According to court papers, Null was part of a group that called itself the Wolverine Watchmen, and they engaged in regular firearms training and discussed a variety of potential attacks on law enforcement, the state capital complex, and the governor.
Leaf — who knew Null to be the founder of a different group called the Michigan Liberty Militia — said he was generally supportive of self-styled militias, which he said often grow in numbers when people feel their rights are threatened. He sought to distinguish what such groups do from the allegations against Null and the others.
“There’s your militia duties, and if they did what they’re accused of doing, those are not militia duties,” said the sheriff, adding he was shocked by the charges. “I did not see this coming. Had I caught wind they were even talking about this, I would have stopped it immediately.”
Leaf said he occasionally ran into Null at Second Amendment rallies in the state, and was introduced to his brother, Michael, who was also charged Thursday. The sheriff said William Null “seemed to be a very concerned, straight-shooting guy.” During the Flint water crisis, Leaf said Null told him he drove to Flint to pass out water bottles alongside those involved in the Black Lives Matter movement. He said Null’s group also met with Black Lives Matter supporters at a Grand Rapids protest and “were chasing out the agitators so they could have a peaceful protest.”
Since the arrests, Leaf has faced criticism not just for his past public support of Null and his compatriots but also for his suggestion, first made in an interview with a local Fox reporter, that the defendants might have been trying to make a citizen’s arrest of the governor.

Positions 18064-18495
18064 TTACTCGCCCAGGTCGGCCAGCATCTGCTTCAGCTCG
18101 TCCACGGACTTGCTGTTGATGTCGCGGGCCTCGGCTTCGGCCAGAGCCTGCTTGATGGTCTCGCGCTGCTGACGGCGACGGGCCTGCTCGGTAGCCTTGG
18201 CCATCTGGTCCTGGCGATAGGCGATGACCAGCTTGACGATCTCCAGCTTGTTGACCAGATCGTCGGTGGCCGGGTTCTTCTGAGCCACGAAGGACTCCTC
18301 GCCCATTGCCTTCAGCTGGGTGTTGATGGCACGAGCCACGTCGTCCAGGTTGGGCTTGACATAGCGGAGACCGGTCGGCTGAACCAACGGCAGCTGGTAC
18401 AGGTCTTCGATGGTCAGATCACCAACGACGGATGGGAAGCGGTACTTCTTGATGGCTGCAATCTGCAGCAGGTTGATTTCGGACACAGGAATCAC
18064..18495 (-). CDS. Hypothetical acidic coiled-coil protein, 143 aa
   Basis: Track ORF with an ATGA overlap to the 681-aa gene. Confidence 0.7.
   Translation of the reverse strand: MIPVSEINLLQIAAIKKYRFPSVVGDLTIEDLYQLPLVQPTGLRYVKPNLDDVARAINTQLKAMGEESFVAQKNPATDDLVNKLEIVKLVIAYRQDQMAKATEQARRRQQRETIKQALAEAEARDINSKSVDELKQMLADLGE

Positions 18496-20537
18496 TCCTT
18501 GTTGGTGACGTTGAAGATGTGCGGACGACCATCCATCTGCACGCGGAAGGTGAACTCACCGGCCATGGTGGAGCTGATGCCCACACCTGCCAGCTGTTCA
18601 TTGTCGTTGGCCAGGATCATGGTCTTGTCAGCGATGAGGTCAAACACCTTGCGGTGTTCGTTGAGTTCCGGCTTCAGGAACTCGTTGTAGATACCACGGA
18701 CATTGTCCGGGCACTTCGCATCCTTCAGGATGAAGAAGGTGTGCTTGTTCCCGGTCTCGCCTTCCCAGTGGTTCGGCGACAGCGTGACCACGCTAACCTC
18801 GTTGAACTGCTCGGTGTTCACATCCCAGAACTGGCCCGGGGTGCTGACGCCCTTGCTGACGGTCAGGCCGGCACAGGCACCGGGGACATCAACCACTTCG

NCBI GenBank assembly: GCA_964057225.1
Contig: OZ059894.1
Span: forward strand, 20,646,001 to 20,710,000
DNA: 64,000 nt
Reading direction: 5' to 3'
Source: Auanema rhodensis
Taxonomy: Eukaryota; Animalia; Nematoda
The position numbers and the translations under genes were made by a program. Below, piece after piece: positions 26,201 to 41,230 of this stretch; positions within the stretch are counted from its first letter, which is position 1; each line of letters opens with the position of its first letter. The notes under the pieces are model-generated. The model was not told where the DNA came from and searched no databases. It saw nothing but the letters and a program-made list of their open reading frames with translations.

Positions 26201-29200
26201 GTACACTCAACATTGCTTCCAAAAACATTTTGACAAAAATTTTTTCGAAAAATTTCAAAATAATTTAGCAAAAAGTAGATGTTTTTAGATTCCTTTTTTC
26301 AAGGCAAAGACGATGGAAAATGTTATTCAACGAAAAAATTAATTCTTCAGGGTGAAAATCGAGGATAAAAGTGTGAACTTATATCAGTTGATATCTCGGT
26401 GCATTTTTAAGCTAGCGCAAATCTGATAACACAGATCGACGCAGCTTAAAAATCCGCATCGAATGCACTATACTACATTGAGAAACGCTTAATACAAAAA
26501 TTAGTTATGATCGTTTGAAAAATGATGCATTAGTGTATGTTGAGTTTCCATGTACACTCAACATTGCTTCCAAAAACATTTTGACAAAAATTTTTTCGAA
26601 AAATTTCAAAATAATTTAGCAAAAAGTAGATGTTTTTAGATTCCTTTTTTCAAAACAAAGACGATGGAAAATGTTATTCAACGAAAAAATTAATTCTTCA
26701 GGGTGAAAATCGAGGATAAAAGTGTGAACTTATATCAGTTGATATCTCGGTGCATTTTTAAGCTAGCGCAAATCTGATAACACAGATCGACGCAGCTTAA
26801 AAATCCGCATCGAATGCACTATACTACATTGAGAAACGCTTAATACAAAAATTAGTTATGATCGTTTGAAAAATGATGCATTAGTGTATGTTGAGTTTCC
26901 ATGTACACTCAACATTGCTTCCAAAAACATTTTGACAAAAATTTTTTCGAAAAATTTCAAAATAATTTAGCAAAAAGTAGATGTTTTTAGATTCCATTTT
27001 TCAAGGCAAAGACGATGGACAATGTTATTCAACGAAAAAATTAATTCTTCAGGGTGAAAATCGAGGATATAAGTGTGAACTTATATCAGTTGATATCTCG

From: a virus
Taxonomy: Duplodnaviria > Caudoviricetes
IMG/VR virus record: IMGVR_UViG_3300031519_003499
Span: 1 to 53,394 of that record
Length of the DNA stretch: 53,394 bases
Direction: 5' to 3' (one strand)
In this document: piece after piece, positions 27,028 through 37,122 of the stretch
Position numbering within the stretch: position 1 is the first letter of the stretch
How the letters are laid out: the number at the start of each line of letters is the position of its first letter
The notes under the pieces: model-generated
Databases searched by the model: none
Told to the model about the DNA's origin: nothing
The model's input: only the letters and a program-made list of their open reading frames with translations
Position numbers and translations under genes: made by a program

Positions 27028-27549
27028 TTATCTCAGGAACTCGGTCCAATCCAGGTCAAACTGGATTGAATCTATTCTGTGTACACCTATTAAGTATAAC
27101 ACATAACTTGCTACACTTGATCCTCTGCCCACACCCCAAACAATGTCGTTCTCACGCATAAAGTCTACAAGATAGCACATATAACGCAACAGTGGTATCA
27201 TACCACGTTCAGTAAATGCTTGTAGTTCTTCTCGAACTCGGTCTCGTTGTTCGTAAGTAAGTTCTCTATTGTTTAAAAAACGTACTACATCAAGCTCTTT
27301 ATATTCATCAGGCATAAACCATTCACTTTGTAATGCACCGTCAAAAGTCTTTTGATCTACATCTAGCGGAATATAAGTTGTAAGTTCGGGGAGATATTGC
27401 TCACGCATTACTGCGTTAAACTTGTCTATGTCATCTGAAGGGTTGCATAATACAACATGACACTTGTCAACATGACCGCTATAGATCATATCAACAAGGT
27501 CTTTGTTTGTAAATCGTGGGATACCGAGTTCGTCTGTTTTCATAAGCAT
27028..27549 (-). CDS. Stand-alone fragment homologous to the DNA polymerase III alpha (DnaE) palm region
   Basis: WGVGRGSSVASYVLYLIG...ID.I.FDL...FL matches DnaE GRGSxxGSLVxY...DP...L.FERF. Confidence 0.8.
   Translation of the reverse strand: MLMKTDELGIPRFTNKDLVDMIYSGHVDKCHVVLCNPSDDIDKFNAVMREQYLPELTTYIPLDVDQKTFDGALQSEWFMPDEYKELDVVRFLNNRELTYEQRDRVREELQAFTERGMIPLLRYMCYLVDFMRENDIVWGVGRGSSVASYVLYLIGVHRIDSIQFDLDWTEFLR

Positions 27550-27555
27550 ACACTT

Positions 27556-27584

“The point is that, were they going to arrest her, which they legally can, they can legally make a felony arrest . . . It was just trying to make a point of why we cannot jump to conclusions,” he said, adding later, “If there was ever a regret, that would be the statement, because it does not communicate well.”
Michigan’s history of groups like the Wolverine Watchmen has long vexed law enforcement officials.
In the more than two decades that Andrew Arena worked as an FBI agent in Michigan before retiring from the Bureau in 2012, “the 64 million dollar question,” he said, “was always: Why Michigan?
“We had representatives of every known right-wing, white supremacist, anti-government group out there. And why Michigan, we just could never tell,” said Arena, who now teaches at Western Michigan University’s Thomas M. Cooley Law School. “But obviously you got to deal with it.”
Michigan was one of the early strongholds of what was called “the militia movement,” which arose in the 1990s, and has typically manifested as paramilitary groups — often with no more than 10 or 12 members — that oppose the U.S. government, and believe it is actively involved in a conspiracy to seize Americans’ guns and enslave the American people to a new world order.
The state was home to the Michigan Militia, one of the largest groups to form within the movement, and which has since splintered. And more infamously, Michigan was also the plotting ground for Oklahoma City bombers Timothy McVeigh and Terry Nichols, whose anti-government and racist ideology drove their 1995 attack, which left 168 people dead.